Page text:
This group is really having fun with this adventure. I was a little bit worried about their lack of a leader, but they continue to use strong tactics, communicate openly with each other, and demonstrate how successful a strong offence can be in D&D. I continue to beef up the encounters to challenge this party and they continue to rise to the occasion. This week I added a fourth Mud Man (since there were six players), increased the Mud Men’s hit points from 43 to 50, increased the Air Elemental’s hit points from 23 to 40 and increased the Dust Devil’s hit points from 47 to 70. It didn’t even faze them.
For the fourth week in a row no one missed a turn because they were unconscious. The group is doing a really good job of helping each other, triggering an ally’s second wind with a Heal check or reviving an unconscious ally. They didn’t even need to use any of their Healing Potions this week. I think that everyone can learn from this group. When you know there’s no one with healing magic or the like you play smarter. You have to or your PC will die.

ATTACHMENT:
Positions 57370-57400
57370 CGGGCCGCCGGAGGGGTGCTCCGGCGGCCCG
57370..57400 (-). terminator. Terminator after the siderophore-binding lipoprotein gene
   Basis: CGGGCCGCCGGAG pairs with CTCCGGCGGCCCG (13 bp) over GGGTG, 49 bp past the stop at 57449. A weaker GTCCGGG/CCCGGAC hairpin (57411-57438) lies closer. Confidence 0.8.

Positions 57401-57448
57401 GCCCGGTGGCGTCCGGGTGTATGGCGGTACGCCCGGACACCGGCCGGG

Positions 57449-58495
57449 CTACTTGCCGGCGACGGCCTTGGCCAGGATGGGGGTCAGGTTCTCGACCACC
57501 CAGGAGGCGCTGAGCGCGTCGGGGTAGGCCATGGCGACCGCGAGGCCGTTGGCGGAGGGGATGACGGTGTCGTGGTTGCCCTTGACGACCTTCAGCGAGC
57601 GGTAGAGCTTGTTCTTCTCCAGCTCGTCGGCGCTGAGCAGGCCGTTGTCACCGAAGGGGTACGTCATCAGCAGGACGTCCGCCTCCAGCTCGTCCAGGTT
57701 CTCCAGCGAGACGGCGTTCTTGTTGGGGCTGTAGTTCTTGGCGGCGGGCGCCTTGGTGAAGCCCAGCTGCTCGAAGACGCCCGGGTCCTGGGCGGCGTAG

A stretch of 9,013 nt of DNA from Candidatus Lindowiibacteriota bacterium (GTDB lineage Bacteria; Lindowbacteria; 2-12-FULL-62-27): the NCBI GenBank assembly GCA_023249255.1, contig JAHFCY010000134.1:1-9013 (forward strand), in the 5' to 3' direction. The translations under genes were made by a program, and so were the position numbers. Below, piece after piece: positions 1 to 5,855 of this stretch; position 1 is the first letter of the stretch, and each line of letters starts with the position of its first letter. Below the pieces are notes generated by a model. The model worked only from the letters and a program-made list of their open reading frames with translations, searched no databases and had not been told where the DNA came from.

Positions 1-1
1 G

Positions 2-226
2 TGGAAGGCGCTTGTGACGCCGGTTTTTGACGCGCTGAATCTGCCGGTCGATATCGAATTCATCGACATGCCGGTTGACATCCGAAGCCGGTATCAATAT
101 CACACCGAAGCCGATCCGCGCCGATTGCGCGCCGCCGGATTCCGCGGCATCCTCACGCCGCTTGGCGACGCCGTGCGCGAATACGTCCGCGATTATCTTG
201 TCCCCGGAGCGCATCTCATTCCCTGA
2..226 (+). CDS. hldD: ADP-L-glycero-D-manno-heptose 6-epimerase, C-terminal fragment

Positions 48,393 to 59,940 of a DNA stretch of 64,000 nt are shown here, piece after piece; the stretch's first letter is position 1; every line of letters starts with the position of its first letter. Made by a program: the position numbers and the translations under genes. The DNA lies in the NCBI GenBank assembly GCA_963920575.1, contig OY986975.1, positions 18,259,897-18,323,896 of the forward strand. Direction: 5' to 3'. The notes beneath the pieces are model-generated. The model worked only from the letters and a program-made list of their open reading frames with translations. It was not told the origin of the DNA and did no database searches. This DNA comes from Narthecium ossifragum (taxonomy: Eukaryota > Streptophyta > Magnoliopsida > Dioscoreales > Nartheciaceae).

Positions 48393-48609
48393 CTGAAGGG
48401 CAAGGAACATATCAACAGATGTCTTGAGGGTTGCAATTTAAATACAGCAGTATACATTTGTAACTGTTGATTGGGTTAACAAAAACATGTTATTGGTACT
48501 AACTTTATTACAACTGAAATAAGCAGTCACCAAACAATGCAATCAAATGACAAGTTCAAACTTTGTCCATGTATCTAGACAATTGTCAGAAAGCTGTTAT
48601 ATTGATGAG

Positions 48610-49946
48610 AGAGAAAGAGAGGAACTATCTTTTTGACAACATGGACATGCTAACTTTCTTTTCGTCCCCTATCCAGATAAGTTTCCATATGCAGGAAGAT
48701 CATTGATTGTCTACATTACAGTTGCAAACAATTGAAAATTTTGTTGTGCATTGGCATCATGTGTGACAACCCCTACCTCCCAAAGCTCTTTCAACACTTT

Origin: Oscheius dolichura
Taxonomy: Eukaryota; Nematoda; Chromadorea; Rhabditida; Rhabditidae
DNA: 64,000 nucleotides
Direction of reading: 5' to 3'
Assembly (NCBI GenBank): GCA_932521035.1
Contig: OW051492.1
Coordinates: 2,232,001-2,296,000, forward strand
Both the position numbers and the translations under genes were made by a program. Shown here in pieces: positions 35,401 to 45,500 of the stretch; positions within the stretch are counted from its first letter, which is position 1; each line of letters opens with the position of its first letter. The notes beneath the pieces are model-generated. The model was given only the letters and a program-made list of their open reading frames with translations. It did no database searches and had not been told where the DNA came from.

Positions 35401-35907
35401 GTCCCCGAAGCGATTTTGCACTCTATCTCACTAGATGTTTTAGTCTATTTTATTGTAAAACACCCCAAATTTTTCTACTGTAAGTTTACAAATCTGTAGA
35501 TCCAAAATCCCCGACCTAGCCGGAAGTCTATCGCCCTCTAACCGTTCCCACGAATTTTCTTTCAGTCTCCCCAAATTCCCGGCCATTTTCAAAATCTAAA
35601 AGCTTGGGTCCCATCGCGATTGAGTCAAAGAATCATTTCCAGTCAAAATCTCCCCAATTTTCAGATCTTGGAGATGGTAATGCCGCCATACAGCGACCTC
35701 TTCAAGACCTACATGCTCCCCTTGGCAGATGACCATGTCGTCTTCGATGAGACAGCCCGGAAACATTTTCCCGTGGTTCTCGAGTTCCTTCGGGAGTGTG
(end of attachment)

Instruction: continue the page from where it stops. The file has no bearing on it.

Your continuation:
How did you group handle this week’s encounter? Did anyone climb on top of the rocks? Did they fall or get pushed off and take a whole lot of damage? Did your group disarm the door trap or did it explode in their faces? Did any PCs die at your table?
We continue to record our D&D Encounters sessions and make them available to you for download every week. This season I’m going to try to record the games at both FLGS where I play so that you can hear how two very different groups handled the same encounter. These recordings are made in a loud, crowded game store so at times it may be difficult to hear everyone.
D&D Encounters: The Elder Elemental Eye (Week 4) – Podcasts
Visit the Dungeon’s Master D&D Encounters Archive for all of our ongoing weekly coverage as well as other great D&D Encounters articles and resources.